China is expanding its arsenal of nuclear-capable ballistic missiles to ensure the viability of its nuclear deterrent, according to an annual report to the U.S. Congress from the Defense Department.
The report, titled “The Military and Security Developments Involving the People’s Republic of China 2016” and released last month, noted an expansion in the number of China’s nuclear-capable intercontinental ballistic missiles (ICBMs) and the development of a new intermediate-range ballistic missile, the DF-26.
ICBMs have a range of more than 5,500 kilometers, whereas intermediate-range ballistic missiles have a range of 3,000-5,500 kilometers.
The 2016 report said that these missiles have capabilities, including multiple independently targeted re-entry vehicles (MIRVs), that are “intended to ensure the viability of China’s strategic deterrent in the face of continued advances” in areas such as ballistic missile defense and precision-strike capabilities by the United States and, to a lesser extent, Russia.
Precision-strike capabilities utilize advanced guidance systems to hit targets more accurately, which threatens China’s ability to execute a second strike in the event of an attack.
The DF-26 is China’s first ballistic missile in the intermediate range and was unveiled for the first time in September 2015. When China deploys the nuclear variant of the DF-26, it would give Beijing its “first nuclear precision strike capability against theater targets,” according to the 2016 report.
U.S. military bases in Guam would be within range of the DF-26.
Abraham Denmark, deputy assistant secretary of defense for East Asia, said in a May 13 press briefing that China’s development of the DF-26 is an example of Beijing’s investment in military programs and weaponry that are designed in part to “improve power projection.”
The 2016 report estimated that China has between 75 and 100 road-mobile and silo-based ICBMs, up from the 50 to 60 ICBMs noted in the 2015 edition of the report. The increase in ICBMs came as a surprise to a number of experts.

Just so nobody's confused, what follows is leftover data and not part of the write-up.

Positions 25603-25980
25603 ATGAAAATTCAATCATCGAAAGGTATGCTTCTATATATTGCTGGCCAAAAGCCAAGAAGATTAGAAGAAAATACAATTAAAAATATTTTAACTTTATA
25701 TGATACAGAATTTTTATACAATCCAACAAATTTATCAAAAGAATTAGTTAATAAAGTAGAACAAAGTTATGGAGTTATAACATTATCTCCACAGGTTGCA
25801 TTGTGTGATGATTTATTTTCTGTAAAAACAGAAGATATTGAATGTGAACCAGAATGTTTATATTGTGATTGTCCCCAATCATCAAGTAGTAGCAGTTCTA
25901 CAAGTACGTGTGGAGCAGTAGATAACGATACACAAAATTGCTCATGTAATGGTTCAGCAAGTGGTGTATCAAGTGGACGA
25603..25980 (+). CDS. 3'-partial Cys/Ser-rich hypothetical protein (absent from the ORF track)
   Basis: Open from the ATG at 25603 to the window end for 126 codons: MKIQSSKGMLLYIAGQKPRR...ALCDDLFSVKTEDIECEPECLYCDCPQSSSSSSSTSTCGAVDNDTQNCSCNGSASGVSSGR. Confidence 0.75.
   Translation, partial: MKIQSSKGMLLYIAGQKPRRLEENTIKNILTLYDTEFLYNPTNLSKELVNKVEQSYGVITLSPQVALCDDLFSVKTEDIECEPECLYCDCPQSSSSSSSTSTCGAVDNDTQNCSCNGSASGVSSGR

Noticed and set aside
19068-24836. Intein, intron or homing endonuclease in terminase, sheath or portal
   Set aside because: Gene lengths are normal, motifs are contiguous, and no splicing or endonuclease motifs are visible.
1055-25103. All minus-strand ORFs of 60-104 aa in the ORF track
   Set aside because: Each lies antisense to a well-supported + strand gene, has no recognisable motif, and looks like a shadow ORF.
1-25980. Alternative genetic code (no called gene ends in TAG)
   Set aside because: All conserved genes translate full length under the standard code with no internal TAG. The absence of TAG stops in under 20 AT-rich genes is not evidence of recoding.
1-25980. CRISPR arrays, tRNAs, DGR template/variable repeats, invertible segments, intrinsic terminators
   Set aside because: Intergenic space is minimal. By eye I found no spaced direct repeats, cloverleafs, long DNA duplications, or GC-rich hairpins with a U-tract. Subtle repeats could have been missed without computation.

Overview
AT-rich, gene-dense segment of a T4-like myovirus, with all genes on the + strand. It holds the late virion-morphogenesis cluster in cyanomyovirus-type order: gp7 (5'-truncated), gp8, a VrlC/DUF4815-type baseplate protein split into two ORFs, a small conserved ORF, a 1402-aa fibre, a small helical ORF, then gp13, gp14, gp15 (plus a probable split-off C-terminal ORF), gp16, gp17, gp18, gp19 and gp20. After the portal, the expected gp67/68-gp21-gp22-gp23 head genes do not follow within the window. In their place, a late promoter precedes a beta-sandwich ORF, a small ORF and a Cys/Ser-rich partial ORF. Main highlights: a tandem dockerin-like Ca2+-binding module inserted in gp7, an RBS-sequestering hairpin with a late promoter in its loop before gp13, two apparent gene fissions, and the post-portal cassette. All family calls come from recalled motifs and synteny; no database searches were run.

In a May 18 article for Strategic Security, the blog of the Federation of American Scientists, Hans Kristensen wrote that the increase in ICBMs is “inconsistent” with previous reports, which have listed the same number of missiles as missile launchers or slightly higher as the DF-4 ICBM launchers can be reloaded. Kristensen, director of the nuclear information project at the federation, wrote that the rationale is unclear for reporting a sudden increase in missiles to 25 more than the number of launchers.
The 2016 report did not indicate that China deployed any new ICBM variants since the last report, but noted that a road-mobile ICBM still under development, the DF-41, is capable of carrying MIRVs. The 2015 report only said the DF-41 was “possibly capable” of carrying multiple warheads.
According to the report, China deploys an ICBM, the DF-5B, that is equipped with MIRVs. Li Bin, a senior associate at the Carnegie Endowment for International Peace, said at a May 5 event hosted by the group that it is unclear if China has deployed MIRVs on any DF-5B ICBMs. He argued that it would be more logical for China to use decoys on the missile instead of additional warheads.
Bin said China’s nuclear activities are not designed to seek parity with any other country but to demonstrate that Beijing is not “lagging” behind technological developments. Perception of a lag could invite aggressive actions from other countries, Bin reasoned.
The 2016 report also revised the estimate for China’s Jin-class ballistic missile submarines to begin conducting deterrent patrols. The 2015 report assessed that China would begin deterrent patrols in late 2015, whereas the 2016 report says “sometime in 2016.” China currently has four operational Jin-class submarines and a fifth under construction. The submarines are armed with the JL-2 submarine-launched ballistic missile (SLBM). The JL-2 has an estimated range of 7,200 kilometers.
Despite the assertion in the 2016 report that the Jin-class submarines have not yet conducted a deterrent patrol, the report notes that the submarines are “China’s first credible, sea-based nuclear deterrent.”
On a deterrent patrol, a submarine would carry nuclear-armed SLBMs.
China’s first-generation Xia-class submarine is believed to have been a technology test bed that never conducted a deterrent patrol.